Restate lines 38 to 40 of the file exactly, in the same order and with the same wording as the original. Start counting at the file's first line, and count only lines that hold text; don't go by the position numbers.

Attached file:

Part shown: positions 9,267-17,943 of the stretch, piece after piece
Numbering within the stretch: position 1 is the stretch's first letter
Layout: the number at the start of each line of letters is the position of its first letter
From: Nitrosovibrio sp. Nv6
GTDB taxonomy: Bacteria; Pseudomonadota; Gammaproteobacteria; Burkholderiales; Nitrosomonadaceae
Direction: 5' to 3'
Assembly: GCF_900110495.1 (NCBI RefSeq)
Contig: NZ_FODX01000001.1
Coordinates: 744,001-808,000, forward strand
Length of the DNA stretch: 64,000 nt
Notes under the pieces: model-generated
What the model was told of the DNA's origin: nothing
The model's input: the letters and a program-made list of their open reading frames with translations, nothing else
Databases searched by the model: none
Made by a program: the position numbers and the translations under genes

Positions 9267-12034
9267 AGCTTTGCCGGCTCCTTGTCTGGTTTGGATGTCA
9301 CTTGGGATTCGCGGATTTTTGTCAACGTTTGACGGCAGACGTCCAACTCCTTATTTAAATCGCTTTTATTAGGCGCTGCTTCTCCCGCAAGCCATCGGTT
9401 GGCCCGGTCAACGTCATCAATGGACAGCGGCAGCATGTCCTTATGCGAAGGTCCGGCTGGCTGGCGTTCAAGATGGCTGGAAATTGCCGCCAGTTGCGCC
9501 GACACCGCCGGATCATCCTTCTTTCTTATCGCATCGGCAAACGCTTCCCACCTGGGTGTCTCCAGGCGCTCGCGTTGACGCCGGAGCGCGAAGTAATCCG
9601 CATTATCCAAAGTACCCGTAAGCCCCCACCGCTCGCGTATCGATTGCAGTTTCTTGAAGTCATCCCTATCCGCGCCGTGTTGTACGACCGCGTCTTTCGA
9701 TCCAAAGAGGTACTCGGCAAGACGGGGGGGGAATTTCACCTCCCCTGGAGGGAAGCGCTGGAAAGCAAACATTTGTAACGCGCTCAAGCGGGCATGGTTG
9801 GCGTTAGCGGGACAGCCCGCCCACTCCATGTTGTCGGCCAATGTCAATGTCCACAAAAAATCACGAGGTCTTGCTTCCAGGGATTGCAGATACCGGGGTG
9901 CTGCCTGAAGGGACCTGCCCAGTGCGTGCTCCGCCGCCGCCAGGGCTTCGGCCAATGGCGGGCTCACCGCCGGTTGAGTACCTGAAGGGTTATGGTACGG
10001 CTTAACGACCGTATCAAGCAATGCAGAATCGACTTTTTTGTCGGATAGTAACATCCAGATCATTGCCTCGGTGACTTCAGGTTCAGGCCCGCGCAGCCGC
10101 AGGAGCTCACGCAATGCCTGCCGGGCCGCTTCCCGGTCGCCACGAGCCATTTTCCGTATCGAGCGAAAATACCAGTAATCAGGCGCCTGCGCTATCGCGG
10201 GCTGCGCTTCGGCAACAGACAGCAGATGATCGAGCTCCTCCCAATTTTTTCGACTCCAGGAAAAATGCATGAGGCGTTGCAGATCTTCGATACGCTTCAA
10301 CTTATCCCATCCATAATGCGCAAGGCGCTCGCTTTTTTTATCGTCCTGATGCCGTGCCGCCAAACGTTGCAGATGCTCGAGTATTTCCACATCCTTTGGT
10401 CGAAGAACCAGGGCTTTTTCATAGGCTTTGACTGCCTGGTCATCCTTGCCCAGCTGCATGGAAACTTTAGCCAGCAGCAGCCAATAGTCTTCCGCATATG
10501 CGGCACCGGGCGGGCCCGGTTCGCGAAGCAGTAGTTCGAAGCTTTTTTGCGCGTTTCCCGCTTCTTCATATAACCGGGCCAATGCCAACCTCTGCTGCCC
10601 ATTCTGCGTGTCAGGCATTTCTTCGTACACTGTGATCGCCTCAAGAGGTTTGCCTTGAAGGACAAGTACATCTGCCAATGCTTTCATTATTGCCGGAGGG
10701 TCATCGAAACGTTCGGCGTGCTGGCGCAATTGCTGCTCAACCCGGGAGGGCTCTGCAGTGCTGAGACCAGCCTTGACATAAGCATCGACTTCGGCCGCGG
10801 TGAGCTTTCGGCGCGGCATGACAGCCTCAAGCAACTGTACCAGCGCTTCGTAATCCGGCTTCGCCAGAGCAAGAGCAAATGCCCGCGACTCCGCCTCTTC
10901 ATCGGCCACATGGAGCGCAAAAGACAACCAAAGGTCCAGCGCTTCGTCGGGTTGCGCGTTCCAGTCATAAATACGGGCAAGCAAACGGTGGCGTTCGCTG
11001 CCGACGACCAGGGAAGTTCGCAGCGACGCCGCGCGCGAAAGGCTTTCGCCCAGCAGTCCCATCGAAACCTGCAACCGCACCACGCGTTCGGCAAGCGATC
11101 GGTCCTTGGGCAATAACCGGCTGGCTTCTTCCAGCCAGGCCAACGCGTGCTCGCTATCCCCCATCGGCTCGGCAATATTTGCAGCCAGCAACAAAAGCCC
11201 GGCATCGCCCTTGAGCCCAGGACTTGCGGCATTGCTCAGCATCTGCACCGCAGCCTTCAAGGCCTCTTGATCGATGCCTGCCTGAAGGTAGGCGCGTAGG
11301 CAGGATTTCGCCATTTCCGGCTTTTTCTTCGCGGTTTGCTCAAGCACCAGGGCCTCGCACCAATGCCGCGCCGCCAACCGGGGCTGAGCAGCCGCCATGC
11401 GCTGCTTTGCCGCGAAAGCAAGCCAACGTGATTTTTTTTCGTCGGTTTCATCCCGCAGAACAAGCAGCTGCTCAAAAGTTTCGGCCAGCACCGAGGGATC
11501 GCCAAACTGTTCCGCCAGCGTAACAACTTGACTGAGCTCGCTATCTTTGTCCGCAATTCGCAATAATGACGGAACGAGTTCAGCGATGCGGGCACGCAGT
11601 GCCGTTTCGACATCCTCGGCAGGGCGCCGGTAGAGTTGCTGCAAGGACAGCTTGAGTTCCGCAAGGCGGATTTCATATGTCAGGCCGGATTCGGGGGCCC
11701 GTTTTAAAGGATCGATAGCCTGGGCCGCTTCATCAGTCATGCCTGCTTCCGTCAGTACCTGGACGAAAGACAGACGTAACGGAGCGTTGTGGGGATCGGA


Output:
11301 CAGGATTTCGCCATTTCCGGCTTTTTCTTCGCGGTTTGCTCAAGCACCAGGGCCTCGCACCAATGCCGCGCCGCCAACCGGGGCTGAGCAGCCGCCATGC
11401 GCTGCTTTGCCGCGAAAGCAAGCCAACGTGATTTTTTTTCGTCGGTTTCATCCCGCAGAACAAGCAGCTGCTCAAAAGTTTCGGCCAGCACCGAGGGATC
11501 GCCAAACTGTTCCGCCAGCGTAACAACTTGACTGAGCTCGCTATCTTTGTCCGCAATTCGCAATAATGACGGAACGAGTTCAGCGATGCGGGCACGCAGT